|BD-3000 luxury droid|
| Technical specifications
|Chronological and political information|
- "Right away, Governor. And may I say, you're looking particularly handsome today."
- ―A sample of a BD-3000's "flattery programming"
The BD-3000 was modeled on an idealised female humanoid body shape. It was programmed with a basic linguistic database, which made it capable of speaking over a million languages, and a respectable language processor, though its translation capabilities were not up to par with a dedicated protocol droid. Droids of this series were intended to be used in a number of roles, being equipped with over 25 secondary functions, ranging from the technical (repulsorlift pilot) to the mundane (cook and tailor). In addition, BD-3000s were programmed with extensive personality matrices, allowing for a variety of droid personality profiles. Sophisticated vocabulator systems allowed the model to project a large number of sounds and voices, including feminine presets described as "perky" and "sultry."
Onboard expansion slots allowed for user customization, with combat/bodyguard upgrades being common (although not strictly authorized). The droid's main selling point, however, was not its well-rounded feature set and broad capabilities. Rather, it was the droid's remarkable aesthetics—its sculpted curvature, gleaming and very well defined torso, and gyro-stabilized gait.
Because of their intended market, BD-3000 models were priced expensively, at roughly 25,000 credits. Despite this price, sales were common, especially among the wealthy social "elite" of Coruscant who regarded the shiny droids as status symbols. Many Senators were known to use the personal luxury droids as office aides, sometimes even bringing them to social functions, such as performances at the Galaxies Opera House.
During the Clone Wars, a BD-3000 known as the Bettie-Bot VJ hosted a music program which broadcast across the galaxy. Her show was popular among the Republic's clone troopers, and she sometimes dedicated songs to particular units, such as the Mud-Jumpers of the 224th. Another luxury droid was used as a cloaked decoy for Senator Padmé Amidala.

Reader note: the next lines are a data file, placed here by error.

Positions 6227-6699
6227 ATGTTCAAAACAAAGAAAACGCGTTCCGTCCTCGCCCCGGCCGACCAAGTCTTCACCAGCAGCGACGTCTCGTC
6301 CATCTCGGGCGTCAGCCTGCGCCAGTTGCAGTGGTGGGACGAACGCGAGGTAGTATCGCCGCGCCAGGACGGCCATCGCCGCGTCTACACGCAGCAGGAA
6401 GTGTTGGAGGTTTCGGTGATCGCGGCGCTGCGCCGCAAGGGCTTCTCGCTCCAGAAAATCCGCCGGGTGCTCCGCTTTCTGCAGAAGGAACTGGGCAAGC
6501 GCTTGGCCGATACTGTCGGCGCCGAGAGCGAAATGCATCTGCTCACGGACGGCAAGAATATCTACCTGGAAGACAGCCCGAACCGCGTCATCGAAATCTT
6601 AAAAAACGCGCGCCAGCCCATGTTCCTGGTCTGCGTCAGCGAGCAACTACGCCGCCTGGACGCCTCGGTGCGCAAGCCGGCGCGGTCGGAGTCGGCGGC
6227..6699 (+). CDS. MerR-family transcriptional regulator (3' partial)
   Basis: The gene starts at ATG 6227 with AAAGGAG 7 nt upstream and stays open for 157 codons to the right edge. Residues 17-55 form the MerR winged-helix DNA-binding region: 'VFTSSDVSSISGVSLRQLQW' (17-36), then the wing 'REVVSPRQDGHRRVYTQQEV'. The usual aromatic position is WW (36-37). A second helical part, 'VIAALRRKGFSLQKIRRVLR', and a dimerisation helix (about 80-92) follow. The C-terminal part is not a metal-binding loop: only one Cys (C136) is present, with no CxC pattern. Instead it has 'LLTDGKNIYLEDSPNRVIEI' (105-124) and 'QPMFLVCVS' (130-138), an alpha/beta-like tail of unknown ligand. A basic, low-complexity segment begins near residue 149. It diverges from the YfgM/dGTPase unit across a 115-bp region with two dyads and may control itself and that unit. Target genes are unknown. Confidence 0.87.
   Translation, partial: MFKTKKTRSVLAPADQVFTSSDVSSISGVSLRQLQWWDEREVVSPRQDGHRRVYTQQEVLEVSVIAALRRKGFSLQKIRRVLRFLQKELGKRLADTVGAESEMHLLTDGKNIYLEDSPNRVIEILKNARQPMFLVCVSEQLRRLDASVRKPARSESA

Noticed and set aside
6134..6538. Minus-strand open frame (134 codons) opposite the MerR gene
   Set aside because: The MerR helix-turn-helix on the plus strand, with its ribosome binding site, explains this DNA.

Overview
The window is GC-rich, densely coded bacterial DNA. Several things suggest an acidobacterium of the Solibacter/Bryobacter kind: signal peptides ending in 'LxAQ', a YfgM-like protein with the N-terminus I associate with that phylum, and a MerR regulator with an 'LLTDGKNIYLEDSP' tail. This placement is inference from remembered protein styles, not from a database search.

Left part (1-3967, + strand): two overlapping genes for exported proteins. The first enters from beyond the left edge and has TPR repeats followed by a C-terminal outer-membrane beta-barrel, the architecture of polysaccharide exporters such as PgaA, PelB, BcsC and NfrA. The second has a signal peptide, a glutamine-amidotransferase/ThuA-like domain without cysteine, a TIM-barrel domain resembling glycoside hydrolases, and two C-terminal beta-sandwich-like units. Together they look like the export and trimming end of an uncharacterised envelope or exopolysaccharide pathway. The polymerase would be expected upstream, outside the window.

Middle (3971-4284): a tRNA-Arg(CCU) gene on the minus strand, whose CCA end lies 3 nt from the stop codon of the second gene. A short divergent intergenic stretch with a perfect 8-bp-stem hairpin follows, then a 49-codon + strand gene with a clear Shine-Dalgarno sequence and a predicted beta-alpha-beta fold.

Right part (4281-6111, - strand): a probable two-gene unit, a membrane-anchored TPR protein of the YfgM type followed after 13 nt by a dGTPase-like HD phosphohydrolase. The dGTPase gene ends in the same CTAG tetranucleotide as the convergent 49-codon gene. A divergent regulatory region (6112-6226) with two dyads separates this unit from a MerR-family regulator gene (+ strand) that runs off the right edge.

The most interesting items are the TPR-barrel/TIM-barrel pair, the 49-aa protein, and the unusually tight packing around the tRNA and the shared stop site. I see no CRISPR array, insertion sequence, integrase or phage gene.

After the fall of the Galactic Republic, BD-3000 droids become mostly unknown, thriving mainly in the criminal underworld where they often received radical modifications. Alderaanian royalty used them as servers until the world's destruction.
Behind the scenesEdit
During photography, George Lucas decided that Bail Organa would be served by a sexy female-shaped attendant droid during scenes set in his office—a character that would also appear at the Galaxies Opera House. From this direction, Animation Supervisor Rob Coleman contacted the Art Department at Skywalker Ranch to request concept designs for this new animated character. On set when shooting, the droids were portrayed for motion capture by actor Christian J Simpson to achieve the required height of 1.89 meters.
Lucas's directives described the droid as the automated equivalent of Bettie Page, and the droid design quickly earned the nickname "Bettybot". Though the scenes of Bail's offices were ultimately cut from the film, the droid still made an appearance in the film.
- Star Wars: The Clone Wars – "Rookies" (Appears in hologram)
- Star Wars: The Clone Wars – "Assassin"
- Star Wars: The Clone Wars – "Evil Plans"
- Star Wars: The Clone Wars – "Hostage Crisis"
- Star Wars: The Clone Wars – "Hunt for Ziro"
- Star Wars: The Clone Wars – "Senate Spy"
- Star Wars: The Clone Wars – "Voyage of Temptation"
- Star Wars: The Clone Wars – "Senate Murders"
- Star Wars: The Clone Wars – "Orders"
- Star Wars: Episode III Revenge of the Sith (First appearance)
- The Last of the Jedi: A Tangled Web
- Allegiance (Mentioned only)
- The New Essential Guide to Droids
- Star Wars: The Official Starships & Vehicles Collection 5
- The Force Unleashed Campaign Guide
- The Complete Star Wars Encyclopedia
- Star Wars: The Clone Wars: The Complete Season Three
- Star Wars: The Clone Wars Comic UK 6.41
- Star Wars: The Clone Wars Comic UK 6.49
- Star Wars: The Clone Wars Magazine 20